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When in Nafplio, have some fresh seafood.

Go Shopping in Nafplio

Walking the town, you’ll find all types of Greek products to buy.  The town specializes in kombolois which are Greek worry beads.

Nafplio Museums

If you are into museums, one of the top things to do in Nafplio would be to visit one and learn about the area’s interesting culture and history. For a little town, there are many museums to choose from.

  • The Archaeological Museum is on Syntagma Square, in a Venetian building dating back to the 18th century.
  • The War Museum served as the first military school in Greece. Located on Amalias street.
  • The Komboloi Museum is an interesting one. It has an impressive collection  of worry beads from Asia Minor, Greece, Syria, Egypt, Turkey and Persia that date from 1700 to 1950, all made of various precious and rare materials.
  • The Peloponnese Folklore Foundation Museum has a permanent exhibition about Nafplio as it was between 1822-1922.
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With Timi in front of the Archaeological Museum in Syntagma Square, Nafplio.

Athens City Pass

Enjoy the Sea

Karathona beach is a gorgeous circular sandy cove just south of Palamidi castle hill (10-minute walk). It boasts a Blue Flag accreditation meaning its super clean and beautiful.  Also popular is Arvanitia Beach.  

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Beautiful beaches.

Take a Day Trip from Nafplio

If you are staying longer in Nafplio, there are many great day trips (within an hour or so drive away) to consider including:

    • Epidavros
      Two modern towns bear the name Epidavros: Palaia (Old) Epidavros and Nea (New) Epidavros. The ancient theater of Epidavros is  famous for its perfect acoustics, symmetry and beauty is also used today for drama festivals.
    • Delphi
      Delphi is one of the most popular and most important archaeological sites in the country, once considered the center of the earth and once the home of the most important ancient Greek oracle.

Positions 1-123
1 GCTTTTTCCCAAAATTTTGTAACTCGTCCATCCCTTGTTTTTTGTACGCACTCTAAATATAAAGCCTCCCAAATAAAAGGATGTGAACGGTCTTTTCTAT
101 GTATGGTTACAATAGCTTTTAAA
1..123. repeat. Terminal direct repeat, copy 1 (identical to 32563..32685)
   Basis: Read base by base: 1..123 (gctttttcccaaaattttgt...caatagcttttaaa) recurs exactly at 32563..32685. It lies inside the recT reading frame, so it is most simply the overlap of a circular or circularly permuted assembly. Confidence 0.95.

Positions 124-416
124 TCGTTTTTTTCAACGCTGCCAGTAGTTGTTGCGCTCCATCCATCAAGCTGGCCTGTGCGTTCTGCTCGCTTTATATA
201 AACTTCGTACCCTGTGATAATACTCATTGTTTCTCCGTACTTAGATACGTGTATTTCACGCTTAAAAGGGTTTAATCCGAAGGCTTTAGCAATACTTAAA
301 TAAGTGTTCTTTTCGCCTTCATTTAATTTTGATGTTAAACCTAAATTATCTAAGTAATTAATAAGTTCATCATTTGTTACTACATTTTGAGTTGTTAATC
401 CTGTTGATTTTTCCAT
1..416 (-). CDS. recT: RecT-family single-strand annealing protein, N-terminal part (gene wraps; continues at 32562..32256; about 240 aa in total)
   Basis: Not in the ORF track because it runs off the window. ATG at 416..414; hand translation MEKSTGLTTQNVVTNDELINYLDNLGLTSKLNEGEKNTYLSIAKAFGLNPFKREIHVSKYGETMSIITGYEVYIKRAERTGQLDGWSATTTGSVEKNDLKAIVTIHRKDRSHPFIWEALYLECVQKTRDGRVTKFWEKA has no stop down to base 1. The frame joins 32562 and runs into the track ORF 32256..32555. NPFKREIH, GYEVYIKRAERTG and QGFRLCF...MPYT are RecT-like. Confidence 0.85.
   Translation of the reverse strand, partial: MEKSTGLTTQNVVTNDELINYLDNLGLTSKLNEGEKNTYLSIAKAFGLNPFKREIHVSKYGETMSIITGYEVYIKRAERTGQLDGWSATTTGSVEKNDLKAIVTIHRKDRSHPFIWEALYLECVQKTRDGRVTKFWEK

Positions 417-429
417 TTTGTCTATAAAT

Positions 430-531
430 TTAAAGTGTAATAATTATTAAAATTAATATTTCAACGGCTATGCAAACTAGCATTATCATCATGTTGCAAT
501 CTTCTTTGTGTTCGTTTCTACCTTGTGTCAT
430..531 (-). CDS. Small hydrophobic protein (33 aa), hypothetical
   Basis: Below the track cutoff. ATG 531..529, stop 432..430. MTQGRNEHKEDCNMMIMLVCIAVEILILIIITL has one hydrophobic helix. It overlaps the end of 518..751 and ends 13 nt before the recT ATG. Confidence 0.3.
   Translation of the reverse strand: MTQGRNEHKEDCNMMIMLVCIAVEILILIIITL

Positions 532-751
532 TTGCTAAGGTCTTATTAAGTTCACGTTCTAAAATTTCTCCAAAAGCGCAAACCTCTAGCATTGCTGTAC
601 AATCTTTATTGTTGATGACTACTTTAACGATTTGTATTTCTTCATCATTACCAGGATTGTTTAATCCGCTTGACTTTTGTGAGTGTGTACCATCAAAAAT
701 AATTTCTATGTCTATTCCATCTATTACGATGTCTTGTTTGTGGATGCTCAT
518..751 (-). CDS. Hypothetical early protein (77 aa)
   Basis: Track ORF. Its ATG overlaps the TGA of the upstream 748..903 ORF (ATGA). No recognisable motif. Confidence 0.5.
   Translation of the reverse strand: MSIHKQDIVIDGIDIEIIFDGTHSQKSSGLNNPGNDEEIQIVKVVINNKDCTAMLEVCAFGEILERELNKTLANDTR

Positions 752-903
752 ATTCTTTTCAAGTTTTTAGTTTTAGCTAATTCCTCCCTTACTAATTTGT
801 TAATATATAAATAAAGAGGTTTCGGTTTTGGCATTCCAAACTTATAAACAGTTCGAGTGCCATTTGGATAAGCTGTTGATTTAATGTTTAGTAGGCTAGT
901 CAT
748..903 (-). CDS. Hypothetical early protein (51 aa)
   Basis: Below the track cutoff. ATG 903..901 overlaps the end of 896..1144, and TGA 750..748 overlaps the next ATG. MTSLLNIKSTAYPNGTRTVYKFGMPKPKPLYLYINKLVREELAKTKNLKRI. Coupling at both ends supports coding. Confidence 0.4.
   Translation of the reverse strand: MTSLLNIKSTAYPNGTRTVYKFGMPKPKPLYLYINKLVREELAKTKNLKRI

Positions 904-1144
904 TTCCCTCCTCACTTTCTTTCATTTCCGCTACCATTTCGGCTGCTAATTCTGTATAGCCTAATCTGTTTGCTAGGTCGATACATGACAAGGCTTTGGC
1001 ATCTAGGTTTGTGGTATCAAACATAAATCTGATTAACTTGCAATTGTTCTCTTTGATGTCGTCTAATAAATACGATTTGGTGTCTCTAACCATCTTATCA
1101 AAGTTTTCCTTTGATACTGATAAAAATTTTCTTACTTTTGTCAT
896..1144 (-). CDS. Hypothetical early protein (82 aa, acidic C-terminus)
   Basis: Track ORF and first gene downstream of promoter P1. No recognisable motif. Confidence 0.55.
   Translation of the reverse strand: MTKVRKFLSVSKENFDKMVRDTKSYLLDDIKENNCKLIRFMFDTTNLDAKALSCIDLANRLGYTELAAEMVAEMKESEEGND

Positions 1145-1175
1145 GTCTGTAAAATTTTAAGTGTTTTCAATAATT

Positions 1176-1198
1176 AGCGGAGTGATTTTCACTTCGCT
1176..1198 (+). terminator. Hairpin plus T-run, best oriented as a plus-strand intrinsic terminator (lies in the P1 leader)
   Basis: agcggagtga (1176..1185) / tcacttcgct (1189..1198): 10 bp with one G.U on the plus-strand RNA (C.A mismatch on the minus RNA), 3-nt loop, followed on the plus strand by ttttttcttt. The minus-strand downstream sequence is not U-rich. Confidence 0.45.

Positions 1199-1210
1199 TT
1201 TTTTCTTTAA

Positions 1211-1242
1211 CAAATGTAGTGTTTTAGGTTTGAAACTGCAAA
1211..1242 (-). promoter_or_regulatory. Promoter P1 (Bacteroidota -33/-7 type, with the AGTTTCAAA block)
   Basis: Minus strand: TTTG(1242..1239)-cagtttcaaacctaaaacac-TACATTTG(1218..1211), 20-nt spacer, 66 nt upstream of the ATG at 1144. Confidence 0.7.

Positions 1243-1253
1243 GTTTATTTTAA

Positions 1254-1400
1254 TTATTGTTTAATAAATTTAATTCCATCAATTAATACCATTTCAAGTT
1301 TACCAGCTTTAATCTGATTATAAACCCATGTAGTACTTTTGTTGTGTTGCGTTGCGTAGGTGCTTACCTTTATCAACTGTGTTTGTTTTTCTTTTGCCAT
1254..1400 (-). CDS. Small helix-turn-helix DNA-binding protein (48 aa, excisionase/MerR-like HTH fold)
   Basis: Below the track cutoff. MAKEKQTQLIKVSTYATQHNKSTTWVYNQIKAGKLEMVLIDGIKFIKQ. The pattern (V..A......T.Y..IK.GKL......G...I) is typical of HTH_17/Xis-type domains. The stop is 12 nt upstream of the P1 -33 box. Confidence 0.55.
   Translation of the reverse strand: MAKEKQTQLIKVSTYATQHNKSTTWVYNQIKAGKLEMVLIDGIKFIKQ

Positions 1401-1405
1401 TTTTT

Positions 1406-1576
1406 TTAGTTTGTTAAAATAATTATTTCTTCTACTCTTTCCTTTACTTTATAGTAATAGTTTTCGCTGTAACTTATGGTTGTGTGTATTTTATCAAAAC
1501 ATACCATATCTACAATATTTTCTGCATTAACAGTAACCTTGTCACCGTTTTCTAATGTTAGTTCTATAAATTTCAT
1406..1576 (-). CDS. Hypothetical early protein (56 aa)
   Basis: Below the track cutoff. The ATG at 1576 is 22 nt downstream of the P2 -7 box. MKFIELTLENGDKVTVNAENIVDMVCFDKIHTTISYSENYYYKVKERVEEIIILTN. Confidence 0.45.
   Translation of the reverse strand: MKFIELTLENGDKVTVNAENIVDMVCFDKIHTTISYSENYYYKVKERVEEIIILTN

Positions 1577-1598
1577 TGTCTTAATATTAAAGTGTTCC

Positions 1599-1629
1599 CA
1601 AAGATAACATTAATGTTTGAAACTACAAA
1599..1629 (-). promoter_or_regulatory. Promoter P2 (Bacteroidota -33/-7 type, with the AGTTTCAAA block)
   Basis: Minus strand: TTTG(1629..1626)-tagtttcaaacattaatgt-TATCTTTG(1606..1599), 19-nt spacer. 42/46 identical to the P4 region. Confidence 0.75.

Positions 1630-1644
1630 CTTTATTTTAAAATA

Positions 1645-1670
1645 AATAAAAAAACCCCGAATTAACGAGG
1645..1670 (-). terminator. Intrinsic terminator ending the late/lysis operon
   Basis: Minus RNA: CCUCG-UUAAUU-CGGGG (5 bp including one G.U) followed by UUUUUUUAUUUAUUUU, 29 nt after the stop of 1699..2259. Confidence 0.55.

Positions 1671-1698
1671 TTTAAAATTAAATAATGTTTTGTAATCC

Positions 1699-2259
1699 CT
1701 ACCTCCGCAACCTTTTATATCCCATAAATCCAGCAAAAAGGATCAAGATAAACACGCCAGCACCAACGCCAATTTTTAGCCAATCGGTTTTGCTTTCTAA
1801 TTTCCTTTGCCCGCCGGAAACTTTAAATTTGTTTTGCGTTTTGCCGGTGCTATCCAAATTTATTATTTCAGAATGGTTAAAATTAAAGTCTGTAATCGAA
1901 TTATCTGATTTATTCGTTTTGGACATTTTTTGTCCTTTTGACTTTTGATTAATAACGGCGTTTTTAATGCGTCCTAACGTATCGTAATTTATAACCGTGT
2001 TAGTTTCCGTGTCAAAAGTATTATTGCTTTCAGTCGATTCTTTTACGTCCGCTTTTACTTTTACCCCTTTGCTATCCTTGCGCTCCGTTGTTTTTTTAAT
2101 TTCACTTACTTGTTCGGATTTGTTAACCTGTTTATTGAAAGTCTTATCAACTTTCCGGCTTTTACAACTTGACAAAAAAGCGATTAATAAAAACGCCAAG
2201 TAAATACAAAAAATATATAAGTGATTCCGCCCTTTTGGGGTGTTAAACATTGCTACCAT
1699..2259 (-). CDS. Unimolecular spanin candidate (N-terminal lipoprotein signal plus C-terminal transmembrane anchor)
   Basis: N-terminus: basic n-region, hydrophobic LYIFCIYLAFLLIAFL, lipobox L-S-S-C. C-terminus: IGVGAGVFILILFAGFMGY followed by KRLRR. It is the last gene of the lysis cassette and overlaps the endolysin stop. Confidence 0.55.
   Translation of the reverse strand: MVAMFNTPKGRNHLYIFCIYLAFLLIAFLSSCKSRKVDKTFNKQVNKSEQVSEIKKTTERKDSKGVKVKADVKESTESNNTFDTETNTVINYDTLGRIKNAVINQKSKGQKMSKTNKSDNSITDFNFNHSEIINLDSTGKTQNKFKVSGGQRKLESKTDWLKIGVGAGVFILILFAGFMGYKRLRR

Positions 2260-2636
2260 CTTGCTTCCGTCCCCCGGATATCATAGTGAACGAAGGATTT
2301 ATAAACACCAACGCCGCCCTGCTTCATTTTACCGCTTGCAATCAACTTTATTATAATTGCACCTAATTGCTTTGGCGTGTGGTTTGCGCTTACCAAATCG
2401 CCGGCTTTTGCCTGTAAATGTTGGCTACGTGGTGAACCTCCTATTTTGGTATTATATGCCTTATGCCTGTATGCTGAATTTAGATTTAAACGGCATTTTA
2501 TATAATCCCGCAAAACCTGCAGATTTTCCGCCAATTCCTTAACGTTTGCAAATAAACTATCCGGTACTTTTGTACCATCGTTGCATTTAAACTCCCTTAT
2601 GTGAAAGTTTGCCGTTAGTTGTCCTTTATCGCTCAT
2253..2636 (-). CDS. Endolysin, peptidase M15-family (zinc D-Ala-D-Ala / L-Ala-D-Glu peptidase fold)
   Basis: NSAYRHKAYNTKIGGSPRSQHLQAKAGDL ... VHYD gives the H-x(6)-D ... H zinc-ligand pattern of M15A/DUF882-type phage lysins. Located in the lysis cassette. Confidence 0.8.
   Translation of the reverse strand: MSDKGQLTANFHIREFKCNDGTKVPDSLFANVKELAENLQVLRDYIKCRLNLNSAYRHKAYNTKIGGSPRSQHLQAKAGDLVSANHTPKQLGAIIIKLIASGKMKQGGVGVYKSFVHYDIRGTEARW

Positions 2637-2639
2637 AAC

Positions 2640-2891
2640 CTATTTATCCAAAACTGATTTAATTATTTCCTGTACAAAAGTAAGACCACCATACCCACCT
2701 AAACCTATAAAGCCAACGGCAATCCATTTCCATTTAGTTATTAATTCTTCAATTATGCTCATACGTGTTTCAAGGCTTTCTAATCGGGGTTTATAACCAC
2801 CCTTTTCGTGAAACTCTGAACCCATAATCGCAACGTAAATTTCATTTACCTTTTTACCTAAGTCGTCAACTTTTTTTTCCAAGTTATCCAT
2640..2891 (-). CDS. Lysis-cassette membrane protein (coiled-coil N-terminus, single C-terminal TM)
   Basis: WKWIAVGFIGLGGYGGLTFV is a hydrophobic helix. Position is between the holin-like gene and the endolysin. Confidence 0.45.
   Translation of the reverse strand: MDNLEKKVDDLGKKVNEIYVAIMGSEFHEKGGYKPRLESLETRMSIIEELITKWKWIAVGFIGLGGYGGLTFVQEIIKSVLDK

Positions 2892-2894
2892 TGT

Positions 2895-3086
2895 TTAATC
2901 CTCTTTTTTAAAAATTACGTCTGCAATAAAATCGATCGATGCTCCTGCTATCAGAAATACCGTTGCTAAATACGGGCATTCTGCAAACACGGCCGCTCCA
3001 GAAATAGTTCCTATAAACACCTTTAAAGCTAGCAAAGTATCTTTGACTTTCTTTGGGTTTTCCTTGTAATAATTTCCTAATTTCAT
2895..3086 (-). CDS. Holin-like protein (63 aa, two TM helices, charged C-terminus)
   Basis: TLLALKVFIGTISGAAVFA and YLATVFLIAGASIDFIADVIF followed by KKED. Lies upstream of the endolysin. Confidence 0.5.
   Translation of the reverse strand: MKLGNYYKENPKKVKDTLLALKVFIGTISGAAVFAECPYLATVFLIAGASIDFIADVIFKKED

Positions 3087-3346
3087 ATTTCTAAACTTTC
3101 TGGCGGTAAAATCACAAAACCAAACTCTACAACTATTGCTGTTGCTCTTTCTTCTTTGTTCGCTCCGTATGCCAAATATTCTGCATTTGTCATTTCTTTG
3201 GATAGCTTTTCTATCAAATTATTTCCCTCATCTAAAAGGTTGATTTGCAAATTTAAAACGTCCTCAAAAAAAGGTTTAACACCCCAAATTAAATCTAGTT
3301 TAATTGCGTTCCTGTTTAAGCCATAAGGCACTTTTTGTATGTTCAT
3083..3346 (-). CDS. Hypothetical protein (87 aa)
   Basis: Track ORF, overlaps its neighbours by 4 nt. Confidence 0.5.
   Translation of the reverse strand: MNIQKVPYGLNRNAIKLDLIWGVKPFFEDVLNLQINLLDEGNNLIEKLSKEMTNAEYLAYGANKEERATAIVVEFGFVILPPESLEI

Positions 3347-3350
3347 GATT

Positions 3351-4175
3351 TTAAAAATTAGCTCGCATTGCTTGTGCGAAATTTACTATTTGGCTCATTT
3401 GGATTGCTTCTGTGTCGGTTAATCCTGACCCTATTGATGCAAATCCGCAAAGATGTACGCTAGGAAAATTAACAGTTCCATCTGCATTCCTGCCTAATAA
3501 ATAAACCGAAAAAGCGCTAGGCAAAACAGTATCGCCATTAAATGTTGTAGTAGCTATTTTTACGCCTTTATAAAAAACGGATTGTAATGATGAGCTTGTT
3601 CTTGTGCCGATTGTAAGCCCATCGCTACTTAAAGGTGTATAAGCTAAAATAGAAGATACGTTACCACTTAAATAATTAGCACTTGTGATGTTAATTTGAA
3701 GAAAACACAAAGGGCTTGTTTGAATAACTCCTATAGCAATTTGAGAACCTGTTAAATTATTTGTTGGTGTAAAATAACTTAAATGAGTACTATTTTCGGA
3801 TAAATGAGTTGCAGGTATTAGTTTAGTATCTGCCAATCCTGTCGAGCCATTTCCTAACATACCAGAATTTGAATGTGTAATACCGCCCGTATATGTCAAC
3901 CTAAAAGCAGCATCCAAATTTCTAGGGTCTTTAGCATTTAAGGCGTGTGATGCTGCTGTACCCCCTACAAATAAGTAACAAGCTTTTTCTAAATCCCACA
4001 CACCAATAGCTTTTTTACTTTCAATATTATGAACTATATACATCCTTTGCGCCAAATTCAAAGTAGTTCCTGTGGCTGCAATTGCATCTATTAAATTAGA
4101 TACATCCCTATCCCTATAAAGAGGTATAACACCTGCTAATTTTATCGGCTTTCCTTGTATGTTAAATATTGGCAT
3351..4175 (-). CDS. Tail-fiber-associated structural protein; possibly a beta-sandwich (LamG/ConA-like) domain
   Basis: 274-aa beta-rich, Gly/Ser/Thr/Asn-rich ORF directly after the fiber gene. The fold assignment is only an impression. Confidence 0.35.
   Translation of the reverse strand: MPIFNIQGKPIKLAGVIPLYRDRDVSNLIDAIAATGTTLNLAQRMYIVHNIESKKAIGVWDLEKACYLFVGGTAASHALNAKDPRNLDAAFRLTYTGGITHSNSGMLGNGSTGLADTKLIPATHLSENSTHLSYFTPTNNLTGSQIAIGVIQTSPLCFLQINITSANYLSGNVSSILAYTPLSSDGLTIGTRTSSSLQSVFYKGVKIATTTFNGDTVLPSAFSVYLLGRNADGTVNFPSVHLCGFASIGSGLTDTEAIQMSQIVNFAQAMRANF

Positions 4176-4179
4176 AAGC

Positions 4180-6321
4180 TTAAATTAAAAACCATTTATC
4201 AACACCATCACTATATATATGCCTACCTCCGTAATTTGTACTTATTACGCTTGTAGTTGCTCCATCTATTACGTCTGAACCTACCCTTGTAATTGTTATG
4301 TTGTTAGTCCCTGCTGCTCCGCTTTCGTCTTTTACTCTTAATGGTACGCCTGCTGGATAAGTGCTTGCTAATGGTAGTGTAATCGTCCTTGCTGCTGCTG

• Mycenae and Tyrins
      Mycenae was a powerful citadel town in its glory days. It was so influential, it lended its name to an entire historical period called the Mycenaean period.
    • Nemea
      Another important archaeological site which was once a religious sanctuary where pan-Hellenic athletic games were held every two years during ancient times.
    • Porto Heli
      A very beautiful summer resort town on the Peloponnese coast.

How to Get to Nafplio

The drive is about 1.5- to 2-hours from Athens. I recommend hiring through Avis Car Rental.

By Bus: At least a dozen daily buses connect Nafplio with Athens. They leave from Terminal A in the Kifissos bus station. The journey is two hours and costs € 20-25 with return.

There are also buses to/from Thessaloniki and other Peloponnese cities.

By Boat:  If you are coming by hired boat or yacht, Nafplio has a nice protected port which can host several yachts with facilities.

Have you ever explored Nafplio? If so, would you add anything to my top things to do in Nafplio list?

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  1. That is a very comprehensive guide of Nafplio Marissa. It is one of the most beautiful cities in Greece and makes the perfect day trip from Athens

  2. Thanks Marissa for the excellent overview. I think Nafplio is a wonderful place to visit for all those who seek to understand the modern Greek state and Harvard University has a program that brings students to see and study in this truly authentic Greek provincial city. For me the main drawback about Nafplio is its proximity to Athens. Weekends and Greek holidays really generate crowds as do the increasing number of Cruise Ship stopovers. I strongly advise staying overnight and avoiding weekends if folks can arrange their visit appropriately.

    • Hi Alec, Thanks for stopping by! That is very interesting about Harvard’s program. I haven’t been when it was so crowded with cruise ship folk. I am sure it can gets craz full. That’s great advice. Big crowds can be an annoyance for some, so it would be ideal to plan ahead. Thanks for that advice 😀

  3. Looking forward to follow your website and blog. Your photos, travels, and style are so refreshing !!! I’m a Greek culture, food, wine, and language admirer. My great uncle was a sponge diver in Tarpon Springs, FL, the home to many Greek Islanders for over 100 years.